The Joy of Family Gardening

This appears in the December/January edition of Organic Gardening magazine. For great gardening, cooking, and living tips, pick the issue up today!

I learned about flowers from my mother. Her goal was to get the flowers planted before the Indy 500 was over, in late May, and up until her last few years she was out there every season, pursuing her passion, and getting her hands all dirty and calloused while creating beautiful flower scenes to be enjoyed from every window of the house.

From my father, I learned about the magic of soil and a love of farming. He always took us kids to visit farms and farmers, and wax poetic about the incredible complexity of our living soil. Through these visits and his stories, I became a farmer (and through his leniency, I learned to drive a tractor when I was 13—that was trouble!).

Both of my grandmothers’ gardens taught me how it takes time to make a beautiful landscape. Their homes were surrounded by mature, vibrant gardens, filled with fragrance (oh, the roses!), hidden sculptures, and other surprises—did my mother’s mother have a lime tree growing in one protected corner of her yard, or am I dreaming? Childhood days spent growing up in those gardens are some of my most precious memories.

My in-laws, Louie and Rita Cinquino, opened a new gardening world to me. In their home garden in LeRoy, New York, they raised garlic, tomatoes, basil, and peppers—the Italian cook’s essentials. But they didn’t just garden, they also wild-gathered bitter mustard greens and any other edibles they could find, like wild cardoons or burdock. No meal in their home was complete unless there was a dish of bitter greens sautéed with garlic and dressed with cheese and olive oil. And cardoon stems, dipped in egg and flour, then sautéed with olive oil and garlic and sprinkled with grated Romano cheese, are the crown jewel of the Cinquinos’ dinner table.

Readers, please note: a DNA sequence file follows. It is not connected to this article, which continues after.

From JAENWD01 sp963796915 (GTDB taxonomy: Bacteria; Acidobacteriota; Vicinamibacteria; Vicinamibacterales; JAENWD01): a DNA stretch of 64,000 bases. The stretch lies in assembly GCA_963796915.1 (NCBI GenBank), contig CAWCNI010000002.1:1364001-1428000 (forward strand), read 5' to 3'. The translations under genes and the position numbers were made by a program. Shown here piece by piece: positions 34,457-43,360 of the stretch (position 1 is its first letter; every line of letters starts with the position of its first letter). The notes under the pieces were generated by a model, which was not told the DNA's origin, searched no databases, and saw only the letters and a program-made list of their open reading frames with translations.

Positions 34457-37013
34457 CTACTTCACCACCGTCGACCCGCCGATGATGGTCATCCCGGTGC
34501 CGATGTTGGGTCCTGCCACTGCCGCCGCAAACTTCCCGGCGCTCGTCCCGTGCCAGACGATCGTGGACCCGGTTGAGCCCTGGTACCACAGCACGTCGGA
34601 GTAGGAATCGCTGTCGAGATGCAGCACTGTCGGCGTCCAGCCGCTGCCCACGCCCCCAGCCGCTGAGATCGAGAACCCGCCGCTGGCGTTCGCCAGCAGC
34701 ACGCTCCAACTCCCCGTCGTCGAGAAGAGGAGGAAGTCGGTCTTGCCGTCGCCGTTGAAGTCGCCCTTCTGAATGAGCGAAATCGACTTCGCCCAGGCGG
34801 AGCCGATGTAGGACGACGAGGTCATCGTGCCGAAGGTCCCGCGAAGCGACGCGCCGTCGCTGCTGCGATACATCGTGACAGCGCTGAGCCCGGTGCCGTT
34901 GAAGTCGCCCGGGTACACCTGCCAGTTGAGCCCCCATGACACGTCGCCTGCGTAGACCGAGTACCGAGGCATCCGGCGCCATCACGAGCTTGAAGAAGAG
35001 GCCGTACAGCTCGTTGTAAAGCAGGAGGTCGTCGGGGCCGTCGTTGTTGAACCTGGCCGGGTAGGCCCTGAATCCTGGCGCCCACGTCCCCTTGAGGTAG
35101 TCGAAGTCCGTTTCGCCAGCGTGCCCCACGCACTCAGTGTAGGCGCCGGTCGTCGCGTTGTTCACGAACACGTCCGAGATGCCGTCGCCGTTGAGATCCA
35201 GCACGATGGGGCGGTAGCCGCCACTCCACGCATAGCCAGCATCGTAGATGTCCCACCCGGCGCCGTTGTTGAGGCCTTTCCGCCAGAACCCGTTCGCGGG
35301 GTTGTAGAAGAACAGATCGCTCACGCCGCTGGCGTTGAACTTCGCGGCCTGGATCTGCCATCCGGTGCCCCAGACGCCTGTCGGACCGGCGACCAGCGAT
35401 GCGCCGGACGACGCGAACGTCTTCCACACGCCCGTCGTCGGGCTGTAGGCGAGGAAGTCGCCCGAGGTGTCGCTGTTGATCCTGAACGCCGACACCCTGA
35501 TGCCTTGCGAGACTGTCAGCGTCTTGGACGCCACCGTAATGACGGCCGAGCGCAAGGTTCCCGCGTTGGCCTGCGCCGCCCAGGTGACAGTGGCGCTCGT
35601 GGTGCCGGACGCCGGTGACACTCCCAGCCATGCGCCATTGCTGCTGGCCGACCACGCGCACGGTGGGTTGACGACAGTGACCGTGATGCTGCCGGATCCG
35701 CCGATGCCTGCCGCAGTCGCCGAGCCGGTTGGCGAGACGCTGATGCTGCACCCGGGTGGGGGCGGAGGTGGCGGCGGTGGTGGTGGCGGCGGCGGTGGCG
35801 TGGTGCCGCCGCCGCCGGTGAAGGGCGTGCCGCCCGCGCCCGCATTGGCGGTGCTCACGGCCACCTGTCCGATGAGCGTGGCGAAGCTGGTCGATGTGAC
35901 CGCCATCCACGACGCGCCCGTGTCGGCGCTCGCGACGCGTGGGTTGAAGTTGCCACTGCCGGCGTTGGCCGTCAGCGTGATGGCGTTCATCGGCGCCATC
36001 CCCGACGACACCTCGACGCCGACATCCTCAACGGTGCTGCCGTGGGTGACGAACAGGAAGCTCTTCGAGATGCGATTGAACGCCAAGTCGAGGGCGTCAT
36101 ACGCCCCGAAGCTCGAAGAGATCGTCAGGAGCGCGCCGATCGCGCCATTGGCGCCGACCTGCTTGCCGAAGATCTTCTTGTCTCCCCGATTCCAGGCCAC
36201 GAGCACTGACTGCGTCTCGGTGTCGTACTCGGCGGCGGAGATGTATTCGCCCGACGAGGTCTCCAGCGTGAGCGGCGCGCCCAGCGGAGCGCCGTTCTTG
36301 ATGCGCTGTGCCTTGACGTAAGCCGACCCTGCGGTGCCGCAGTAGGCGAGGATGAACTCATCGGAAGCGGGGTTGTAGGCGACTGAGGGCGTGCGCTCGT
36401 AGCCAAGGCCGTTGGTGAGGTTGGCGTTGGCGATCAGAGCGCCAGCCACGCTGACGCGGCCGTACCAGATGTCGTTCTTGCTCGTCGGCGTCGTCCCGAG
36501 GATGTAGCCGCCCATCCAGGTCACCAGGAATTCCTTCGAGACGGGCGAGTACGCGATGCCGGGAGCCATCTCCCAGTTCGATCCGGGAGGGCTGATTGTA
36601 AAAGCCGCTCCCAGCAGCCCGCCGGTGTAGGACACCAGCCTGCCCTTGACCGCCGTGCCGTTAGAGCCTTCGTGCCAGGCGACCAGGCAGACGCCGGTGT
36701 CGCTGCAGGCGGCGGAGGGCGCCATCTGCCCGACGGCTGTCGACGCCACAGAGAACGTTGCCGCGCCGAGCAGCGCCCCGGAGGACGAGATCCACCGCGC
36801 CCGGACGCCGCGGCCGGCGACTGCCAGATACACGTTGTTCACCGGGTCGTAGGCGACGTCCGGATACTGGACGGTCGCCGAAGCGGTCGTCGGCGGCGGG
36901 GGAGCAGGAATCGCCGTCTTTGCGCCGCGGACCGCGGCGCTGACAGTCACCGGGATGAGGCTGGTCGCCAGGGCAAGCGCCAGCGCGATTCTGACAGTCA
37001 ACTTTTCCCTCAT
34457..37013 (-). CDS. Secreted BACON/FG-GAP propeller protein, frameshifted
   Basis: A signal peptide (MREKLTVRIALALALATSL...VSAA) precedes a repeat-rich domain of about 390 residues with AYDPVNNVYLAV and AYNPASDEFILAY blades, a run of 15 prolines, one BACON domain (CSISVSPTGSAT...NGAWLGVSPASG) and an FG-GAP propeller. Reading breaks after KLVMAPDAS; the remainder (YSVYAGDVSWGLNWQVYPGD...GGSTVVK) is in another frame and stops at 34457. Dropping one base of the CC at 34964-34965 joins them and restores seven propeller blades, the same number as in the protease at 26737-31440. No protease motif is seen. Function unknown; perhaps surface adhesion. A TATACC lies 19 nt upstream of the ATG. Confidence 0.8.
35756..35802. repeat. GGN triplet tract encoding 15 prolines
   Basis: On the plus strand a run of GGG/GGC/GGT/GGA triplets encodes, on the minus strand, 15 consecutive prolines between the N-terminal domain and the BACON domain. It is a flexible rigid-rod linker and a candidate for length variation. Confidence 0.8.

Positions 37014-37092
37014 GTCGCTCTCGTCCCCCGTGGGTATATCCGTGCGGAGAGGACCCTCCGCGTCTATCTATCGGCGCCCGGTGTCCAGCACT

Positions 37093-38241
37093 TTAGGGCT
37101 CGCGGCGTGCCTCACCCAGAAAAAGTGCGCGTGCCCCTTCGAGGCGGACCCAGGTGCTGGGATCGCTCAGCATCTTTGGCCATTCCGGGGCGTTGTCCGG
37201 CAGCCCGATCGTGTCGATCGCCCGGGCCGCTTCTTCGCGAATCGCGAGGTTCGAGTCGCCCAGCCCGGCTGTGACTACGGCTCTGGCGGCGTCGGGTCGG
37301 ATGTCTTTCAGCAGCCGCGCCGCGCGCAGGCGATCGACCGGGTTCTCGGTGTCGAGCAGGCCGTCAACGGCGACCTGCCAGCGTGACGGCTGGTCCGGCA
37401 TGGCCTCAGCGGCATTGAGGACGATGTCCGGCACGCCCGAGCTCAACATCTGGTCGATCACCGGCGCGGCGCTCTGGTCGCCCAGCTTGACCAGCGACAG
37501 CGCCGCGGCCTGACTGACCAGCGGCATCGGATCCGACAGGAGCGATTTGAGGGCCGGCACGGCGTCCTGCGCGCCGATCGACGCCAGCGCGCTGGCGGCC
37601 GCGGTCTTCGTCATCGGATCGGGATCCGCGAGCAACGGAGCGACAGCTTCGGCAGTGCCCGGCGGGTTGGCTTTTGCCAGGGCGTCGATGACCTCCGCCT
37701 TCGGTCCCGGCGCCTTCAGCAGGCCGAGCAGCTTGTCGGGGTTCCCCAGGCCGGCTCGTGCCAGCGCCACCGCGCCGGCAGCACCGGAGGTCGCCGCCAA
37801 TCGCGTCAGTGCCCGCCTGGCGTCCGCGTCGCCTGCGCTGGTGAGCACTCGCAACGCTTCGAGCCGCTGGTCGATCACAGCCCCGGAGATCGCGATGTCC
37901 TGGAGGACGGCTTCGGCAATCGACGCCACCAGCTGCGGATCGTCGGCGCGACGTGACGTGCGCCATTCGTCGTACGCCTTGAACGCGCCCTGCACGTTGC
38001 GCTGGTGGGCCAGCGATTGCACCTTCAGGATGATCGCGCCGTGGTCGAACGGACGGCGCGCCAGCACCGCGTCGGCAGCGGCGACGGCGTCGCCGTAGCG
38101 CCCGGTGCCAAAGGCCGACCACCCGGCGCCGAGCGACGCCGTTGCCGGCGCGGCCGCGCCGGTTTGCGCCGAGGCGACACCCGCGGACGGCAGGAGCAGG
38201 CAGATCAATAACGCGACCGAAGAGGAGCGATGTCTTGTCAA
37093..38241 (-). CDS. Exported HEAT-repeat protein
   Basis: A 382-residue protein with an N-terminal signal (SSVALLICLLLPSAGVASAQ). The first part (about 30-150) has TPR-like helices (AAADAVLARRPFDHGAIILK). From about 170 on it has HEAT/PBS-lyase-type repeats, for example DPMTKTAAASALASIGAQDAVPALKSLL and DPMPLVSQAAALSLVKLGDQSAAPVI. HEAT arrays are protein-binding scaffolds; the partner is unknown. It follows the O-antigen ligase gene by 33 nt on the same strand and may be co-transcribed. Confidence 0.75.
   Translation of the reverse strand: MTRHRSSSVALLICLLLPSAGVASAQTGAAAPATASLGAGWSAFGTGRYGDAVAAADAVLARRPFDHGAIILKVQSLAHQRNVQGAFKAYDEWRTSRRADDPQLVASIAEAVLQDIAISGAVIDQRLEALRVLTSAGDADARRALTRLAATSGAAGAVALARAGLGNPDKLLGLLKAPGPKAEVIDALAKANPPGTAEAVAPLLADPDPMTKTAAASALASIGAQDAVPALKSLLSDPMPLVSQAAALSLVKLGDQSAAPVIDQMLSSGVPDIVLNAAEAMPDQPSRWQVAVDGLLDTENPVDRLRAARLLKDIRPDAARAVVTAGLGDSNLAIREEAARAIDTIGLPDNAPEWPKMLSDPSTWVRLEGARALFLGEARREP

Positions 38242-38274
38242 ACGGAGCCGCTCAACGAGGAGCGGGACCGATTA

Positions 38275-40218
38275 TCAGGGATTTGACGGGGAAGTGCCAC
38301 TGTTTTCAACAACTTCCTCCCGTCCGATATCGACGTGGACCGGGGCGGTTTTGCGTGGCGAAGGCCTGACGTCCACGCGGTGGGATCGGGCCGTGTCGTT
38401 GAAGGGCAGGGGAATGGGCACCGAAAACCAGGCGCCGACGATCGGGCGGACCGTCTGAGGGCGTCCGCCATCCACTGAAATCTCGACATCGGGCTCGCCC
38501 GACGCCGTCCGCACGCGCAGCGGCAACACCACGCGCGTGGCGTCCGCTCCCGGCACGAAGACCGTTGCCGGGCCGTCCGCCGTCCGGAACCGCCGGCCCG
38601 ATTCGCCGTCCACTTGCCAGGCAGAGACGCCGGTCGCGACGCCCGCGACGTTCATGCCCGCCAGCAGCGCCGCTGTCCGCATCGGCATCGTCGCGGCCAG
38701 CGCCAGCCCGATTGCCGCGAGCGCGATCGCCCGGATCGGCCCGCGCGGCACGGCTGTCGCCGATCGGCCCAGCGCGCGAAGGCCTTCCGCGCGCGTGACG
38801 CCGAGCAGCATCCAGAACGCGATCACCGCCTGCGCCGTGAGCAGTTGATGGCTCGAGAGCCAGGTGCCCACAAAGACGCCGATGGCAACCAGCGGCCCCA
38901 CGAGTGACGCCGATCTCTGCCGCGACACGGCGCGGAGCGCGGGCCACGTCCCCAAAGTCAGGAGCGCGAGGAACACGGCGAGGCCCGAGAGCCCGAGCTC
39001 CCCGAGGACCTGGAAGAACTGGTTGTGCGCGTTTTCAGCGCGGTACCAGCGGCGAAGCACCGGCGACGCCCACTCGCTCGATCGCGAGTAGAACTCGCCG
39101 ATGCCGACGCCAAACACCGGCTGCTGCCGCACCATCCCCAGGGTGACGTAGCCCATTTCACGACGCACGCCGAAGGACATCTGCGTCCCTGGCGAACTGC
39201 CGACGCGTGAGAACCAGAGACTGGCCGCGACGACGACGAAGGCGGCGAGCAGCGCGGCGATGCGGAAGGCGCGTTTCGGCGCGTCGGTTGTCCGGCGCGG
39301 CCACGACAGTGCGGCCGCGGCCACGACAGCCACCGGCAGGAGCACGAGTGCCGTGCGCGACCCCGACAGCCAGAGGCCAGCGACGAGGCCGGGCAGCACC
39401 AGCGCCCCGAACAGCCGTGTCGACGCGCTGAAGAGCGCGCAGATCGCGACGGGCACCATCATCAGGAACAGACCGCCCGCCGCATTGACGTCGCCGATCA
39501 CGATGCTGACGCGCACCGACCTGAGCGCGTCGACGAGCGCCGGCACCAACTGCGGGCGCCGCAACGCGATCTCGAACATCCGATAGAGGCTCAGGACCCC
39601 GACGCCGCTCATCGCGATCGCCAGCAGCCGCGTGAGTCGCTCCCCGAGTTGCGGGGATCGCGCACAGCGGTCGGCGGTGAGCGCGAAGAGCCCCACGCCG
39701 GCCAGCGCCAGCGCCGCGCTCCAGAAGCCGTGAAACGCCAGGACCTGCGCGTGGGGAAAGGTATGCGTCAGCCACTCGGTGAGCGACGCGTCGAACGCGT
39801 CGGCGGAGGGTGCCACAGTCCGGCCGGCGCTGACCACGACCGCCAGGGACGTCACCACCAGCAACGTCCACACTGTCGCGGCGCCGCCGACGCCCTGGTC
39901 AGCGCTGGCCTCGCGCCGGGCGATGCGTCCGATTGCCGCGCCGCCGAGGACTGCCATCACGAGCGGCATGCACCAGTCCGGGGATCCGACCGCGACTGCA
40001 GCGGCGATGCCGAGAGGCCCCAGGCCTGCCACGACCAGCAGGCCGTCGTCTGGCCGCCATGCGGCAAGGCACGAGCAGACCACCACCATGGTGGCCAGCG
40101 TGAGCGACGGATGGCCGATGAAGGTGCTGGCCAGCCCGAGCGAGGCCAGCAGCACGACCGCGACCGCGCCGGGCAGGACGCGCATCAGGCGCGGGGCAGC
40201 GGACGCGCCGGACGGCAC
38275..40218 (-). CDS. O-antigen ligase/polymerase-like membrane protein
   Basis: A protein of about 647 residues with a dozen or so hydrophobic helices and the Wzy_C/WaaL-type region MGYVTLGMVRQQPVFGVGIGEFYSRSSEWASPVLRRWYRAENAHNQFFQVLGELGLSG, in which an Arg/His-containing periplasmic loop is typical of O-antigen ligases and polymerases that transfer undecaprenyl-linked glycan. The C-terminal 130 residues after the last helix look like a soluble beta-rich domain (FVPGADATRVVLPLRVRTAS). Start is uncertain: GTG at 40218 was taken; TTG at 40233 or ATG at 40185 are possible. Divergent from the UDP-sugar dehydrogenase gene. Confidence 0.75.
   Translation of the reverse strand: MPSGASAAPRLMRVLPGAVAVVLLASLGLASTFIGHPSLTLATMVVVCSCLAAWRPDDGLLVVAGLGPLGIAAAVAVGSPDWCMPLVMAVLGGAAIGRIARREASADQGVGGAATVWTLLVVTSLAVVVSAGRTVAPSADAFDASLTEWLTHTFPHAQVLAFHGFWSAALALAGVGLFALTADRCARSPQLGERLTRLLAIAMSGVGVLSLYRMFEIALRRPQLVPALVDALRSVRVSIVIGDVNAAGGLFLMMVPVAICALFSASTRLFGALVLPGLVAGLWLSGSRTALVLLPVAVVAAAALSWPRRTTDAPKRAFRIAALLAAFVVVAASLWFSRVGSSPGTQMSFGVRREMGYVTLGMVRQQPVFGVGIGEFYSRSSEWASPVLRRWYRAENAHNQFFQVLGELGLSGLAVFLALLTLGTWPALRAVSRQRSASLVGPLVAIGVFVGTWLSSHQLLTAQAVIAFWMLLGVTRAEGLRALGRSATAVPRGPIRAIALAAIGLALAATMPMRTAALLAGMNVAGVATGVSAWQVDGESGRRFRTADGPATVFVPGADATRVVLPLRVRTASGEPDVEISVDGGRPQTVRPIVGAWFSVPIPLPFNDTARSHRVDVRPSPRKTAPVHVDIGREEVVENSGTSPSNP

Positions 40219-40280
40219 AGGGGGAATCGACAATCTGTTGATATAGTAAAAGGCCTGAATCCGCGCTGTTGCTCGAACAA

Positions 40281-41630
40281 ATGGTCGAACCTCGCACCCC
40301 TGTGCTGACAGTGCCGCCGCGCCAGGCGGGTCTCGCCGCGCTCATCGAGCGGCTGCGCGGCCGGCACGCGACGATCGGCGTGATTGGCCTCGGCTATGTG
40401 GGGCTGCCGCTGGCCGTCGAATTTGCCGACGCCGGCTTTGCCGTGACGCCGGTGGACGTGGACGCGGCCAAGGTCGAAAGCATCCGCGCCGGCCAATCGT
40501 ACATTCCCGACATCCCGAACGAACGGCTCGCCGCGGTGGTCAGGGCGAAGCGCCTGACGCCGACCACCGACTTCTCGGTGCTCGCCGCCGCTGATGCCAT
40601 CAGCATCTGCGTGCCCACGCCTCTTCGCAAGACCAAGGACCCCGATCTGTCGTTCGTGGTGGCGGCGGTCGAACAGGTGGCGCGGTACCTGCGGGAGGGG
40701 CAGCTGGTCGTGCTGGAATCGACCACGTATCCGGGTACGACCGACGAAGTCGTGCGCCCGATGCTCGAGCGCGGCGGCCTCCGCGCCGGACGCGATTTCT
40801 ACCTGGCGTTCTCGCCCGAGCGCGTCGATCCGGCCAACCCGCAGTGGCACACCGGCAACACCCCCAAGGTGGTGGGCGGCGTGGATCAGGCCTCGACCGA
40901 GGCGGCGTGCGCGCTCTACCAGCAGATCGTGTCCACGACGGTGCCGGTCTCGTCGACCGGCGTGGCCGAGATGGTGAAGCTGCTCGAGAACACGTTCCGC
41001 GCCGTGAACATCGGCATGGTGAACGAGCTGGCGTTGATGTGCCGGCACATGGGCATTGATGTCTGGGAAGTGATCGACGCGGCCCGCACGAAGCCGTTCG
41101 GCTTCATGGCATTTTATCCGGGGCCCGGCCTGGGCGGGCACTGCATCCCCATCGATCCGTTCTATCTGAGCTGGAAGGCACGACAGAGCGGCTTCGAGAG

Today, in our garden, my husband, Lou, plants his father’s garlic, and we nurture our own (secret) wild cardoon patch. The wild pink sweet peas that I’ve been trying to grow from seed from my in-laws’ yard for years have finally arrived on their own (I’m keeping them). And most special of all, Rita Cinquino’s heirloom rose, ‘Belladonna’, with pink, amazingly fragrant blooms, is planted all over my garden.